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Take a look at the new food hall planned for Culver City

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The long-delayed project has been in the works since 2008

Rendering of Culver City food hall
The public market would include 26,835 square feet of space for food vendors, along with room for outdoor seating.
Renderings via Culver City Planning Department

A long-planned food hall in Culver City is inching toward reality, with the city’s Planning Commission set to review the project Wednesday.

In the works since at least 2008, the development would bring 26,835 square feet of space for food vendors to the western edge of the city, at the intersection of Washington Boulevard and Centinela Avenue. Occupying two separate sites on opposite sides of Centinela, the project would also include three different outdoor dining spaces and a 3.5-level parking structure with 184 spaces.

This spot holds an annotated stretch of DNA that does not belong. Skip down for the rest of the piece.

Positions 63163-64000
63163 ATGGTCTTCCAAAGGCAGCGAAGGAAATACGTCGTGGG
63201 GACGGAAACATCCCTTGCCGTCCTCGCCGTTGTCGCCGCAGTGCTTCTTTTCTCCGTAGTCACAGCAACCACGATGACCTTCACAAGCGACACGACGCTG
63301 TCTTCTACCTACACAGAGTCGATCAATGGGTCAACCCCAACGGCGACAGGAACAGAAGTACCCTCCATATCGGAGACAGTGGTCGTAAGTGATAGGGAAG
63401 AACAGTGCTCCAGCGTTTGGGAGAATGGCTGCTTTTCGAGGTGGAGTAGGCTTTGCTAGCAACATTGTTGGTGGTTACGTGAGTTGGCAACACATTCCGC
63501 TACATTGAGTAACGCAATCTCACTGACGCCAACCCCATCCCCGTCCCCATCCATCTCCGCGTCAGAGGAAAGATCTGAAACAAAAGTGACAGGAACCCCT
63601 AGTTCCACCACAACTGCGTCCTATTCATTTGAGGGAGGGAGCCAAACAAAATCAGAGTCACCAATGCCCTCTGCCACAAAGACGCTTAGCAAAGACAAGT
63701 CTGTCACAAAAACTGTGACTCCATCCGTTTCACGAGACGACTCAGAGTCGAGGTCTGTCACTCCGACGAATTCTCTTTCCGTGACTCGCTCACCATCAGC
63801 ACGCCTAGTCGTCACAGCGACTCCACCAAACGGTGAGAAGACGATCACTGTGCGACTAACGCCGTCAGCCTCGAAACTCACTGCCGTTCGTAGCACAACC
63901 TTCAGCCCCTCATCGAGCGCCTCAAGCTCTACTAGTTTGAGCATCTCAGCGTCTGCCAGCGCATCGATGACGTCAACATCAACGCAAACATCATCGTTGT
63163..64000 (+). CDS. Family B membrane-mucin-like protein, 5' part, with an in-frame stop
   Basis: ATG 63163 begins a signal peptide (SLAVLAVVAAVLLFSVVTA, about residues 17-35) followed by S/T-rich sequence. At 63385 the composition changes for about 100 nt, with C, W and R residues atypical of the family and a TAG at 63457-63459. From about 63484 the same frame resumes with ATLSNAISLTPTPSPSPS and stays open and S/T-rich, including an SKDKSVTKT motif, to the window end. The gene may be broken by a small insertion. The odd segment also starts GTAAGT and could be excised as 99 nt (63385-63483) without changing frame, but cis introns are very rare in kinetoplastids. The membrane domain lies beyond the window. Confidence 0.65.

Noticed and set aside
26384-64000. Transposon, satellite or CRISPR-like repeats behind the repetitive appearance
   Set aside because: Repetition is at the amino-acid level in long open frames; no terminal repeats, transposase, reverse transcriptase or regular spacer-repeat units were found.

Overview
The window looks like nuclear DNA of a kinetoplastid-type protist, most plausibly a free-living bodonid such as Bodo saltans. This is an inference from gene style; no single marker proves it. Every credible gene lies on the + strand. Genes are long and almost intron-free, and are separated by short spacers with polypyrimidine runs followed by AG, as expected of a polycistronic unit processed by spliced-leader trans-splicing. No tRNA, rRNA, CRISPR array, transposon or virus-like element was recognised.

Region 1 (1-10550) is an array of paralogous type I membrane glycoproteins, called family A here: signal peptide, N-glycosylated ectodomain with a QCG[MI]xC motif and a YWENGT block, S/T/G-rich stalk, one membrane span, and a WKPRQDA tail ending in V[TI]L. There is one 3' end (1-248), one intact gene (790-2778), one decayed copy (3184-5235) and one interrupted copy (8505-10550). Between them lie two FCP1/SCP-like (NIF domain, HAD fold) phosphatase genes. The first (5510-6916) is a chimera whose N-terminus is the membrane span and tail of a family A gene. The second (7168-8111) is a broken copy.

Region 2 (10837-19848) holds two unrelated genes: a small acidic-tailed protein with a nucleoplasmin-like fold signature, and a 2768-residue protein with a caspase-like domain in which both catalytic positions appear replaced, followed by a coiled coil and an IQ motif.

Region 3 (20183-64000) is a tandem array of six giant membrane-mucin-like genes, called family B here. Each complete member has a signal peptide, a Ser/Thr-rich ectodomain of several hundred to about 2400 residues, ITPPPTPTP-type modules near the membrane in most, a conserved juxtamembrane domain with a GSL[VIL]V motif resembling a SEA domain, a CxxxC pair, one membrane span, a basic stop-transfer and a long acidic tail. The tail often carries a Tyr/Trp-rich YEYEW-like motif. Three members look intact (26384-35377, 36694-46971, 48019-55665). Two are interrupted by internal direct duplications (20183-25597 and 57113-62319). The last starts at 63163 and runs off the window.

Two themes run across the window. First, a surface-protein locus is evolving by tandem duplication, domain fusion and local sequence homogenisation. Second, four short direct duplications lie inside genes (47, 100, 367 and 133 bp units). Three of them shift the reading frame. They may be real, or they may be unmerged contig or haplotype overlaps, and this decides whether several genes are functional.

Developer Regency Centers describes the proposed project—one of many food halls suddenly popping up in the Los Angeles area—as a “place-making landmark” that would be “devoted to culinary creativity, quality, and experience.” In total, the development would house 28 different food vendors.

Designed by JRDV Architects, renderings of the project (spotted by Urbanize LA) show that it would sport a glassy design with open courtyard space and plenty of eye-catching signage.

Once billed as a Southern California answer to San Francisco’s Ferry Building, the project will now have to compete with new culinary marketplaces planned for Beverly Center and a nearby site in Beverly Grove (as well as the venerable Grand Central Market).

Rendering of Culver City food hall with microbrew signs
Rendering of second portion of Culver City food hall